The thing about having an ASD child is that each has specific social needs and challenge. There is no vanilla-middle solution for schoosl who prefer to aggregate day to day life. ASD kids (especially high functioning – who are often gifted and talented too) find themselves in a battle-ground and their parents soon learn more ammo means less problem.
It is not okay for school to ‘accommodate’ ASD kids. If, as a parent you want to survive school too, you have to be fairly ruthless at times. Whether you wrangle the public system or go private, it all comes down to negotiating what you want and getting it. Sitting back and hoping they have it covered never works out.
There are times where the school flatly refuses to provide the extra social skills and internal organisational skills that are needed in many cases. They offer try to convince you they’ve got it covered – making excuses and falling back on jargon and policy rhetoric or saying ‘they have a program’. They often don’t, they just want you to give up – as ASD kids are challenging, never vanilla and require some effort.
If you are parenting a child with ASD the big-rules are simple.
Your child has a legal right to same educational opportunities as other children. This does not preclude social, civil, economic, political and cultural rights. This is protected by Univeral Human Rights to which Australia is a signatory, and specific Rights of the Child in Australia, which in recent years has been bolstered with greater ASD awareness.
Don’t accept the ‘we don’t have the money or time’ excuse. If that’s their view – be ruthless. It is their responsibility to find it because the law is not about accommodation of a personal belief of the staff – it’s only about the rights of the child. There is no ‘we can’t do anything option’ Sure they can, and it’s not being ‘difficult’ to take a shot over the bows to give them fair warning – you are not unaware of the legalities.
There is no school or department clause or weasel-worlds that negates or over-rides these rights. Sadly, the implementation is something for negotiation. So pick your fights wisely – negotiate first – but be prepared to stand up and take it further if and when needed. Chances are your resolve will be tested again and again.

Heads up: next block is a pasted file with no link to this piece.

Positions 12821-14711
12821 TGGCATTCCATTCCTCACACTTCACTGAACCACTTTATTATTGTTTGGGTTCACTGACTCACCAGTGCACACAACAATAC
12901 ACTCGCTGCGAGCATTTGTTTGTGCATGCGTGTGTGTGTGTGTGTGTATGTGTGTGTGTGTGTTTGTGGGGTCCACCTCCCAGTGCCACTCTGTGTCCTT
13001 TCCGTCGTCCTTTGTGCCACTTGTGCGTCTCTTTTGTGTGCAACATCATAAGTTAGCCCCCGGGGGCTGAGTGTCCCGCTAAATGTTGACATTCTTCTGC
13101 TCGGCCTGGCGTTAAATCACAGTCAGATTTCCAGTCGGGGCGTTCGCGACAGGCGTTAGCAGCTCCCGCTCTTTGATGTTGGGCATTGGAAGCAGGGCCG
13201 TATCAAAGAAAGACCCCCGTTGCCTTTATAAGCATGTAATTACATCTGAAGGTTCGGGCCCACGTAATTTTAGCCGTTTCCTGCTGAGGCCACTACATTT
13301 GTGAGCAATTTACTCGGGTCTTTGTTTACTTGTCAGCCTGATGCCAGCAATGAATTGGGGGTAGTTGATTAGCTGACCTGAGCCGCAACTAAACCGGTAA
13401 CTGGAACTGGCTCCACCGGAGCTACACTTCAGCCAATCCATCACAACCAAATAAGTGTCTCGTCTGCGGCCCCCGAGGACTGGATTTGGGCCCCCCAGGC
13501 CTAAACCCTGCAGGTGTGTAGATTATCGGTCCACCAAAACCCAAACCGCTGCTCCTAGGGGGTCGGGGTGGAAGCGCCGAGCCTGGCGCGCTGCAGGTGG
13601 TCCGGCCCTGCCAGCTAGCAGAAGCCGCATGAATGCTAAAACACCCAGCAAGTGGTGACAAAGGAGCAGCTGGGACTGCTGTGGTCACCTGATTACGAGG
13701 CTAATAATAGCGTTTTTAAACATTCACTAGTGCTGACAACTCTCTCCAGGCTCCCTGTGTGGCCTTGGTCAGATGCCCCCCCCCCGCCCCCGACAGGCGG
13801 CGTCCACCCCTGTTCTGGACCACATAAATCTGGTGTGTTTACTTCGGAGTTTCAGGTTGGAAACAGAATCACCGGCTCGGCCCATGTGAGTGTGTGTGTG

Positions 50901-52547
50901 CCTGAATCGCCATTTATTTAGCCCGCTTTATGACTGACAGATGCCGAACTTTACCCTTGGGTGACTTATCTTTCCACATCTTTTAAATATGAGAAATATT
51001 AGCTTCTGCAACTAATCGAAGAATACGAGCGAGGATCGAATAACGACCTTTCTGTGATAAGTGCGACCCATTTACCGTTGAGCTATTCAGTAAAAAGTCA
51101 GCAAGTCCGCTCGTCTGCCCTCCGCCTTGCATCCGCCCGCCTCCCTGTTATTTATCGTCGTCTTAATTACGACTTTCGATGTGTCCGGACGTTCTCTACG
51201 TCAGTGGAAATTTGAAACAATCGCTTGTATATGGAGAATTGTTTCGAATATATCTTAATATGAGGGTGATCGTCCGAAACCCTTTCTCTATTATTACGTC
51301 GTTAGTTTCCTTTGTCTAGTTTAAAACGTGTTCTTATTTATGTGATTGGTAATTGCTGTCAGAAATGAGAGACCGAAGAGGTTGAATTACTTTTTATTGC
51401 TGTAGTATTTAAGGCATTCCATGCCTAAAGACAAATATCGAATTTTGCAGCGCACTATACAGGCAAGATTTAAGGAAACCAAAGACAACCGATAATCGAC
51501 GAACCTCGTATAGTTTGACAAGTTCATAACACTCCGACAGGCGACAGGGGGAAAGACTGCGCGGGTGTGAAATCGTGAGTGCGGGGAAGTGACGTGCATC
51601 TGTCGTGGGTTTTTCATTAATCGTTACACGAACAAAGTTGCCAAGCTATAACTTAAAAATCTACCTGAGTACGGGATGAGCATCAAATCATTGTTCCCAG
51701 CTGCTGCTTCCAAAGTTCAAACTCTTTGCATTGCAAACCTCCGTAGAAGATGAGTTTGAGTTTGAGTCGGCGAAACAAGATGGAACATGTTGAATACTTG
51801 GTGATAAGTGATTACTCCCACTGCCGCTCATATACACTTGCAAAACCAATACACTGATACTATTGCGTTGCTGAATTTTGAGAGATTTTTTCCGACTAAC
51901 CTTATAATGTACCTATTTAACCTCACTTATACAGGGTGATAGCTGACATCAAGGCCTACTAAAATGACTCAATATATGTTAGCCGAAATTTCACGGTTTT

A useful piece of ammo is this. In 2012 and 2013, the Australian government set aside additional funding. Again, it is the job of the school to know about this, and how to access it. If they don’t you have the right to point at it with a large stick and ask why not?
Services are being delivered in the 2012 and 2013 school years include:
b. the National Plan for School Improvement
c. the Review of the Disability Standards for Education
d. the introduction of the Australian Curriculum
e. the National Professional Standards for Teachers
It is reasonable to ask them to pay attention to these things and if they don’t know about them, work with you to find out. Being busy isn’t acceptable. If they refuse, ask them to put their refusal in writing and explain. It’s never no, it has to be no … because.
The reason human rights is a battleground, is due to the lack of human rights education in Australia. This was determined to be a national emergency by Father Frank Brennan’s National Human Rights Consultation in 2008. As recently as 2012, the United Nations continued to criticise Australia for the absence of a national strategy for educating children and young people about human rights.
As any parent of a child with ASD soon learns, one of the most powerful things you can do for your child is discuss human-rights in general with them and ensure that they know they don’t stand outside of society, but are have a right for society to make significant efforts towards their needs. And in school this means active, not passive.
For example. It isn’t acceptable for a primary school to high school transition to occur without both schools being very active in ensuring the child has effective support on day 1. It’s not something to work to, or to whine about lack of funding of. In some cases, school simply don’t return phone calls or emails, let along actually meet their legal obligations.
If your teacher, head of department or executive are fobbing your off, then you have options. One of the most attention-getting is to start blogging about the issue, the second is start finding out about online-support and advocacy groups such as http://www.autismspectrum.org.au. The problems kids will face – especially in high school are significant. Being an expert and an advocate really helps – but only if you are active and willing to stand your ground. Because guess what, your ASD kid isn’t equipped to deal with adults who don’t want to make the effort to understand them – which is why their rights are protected.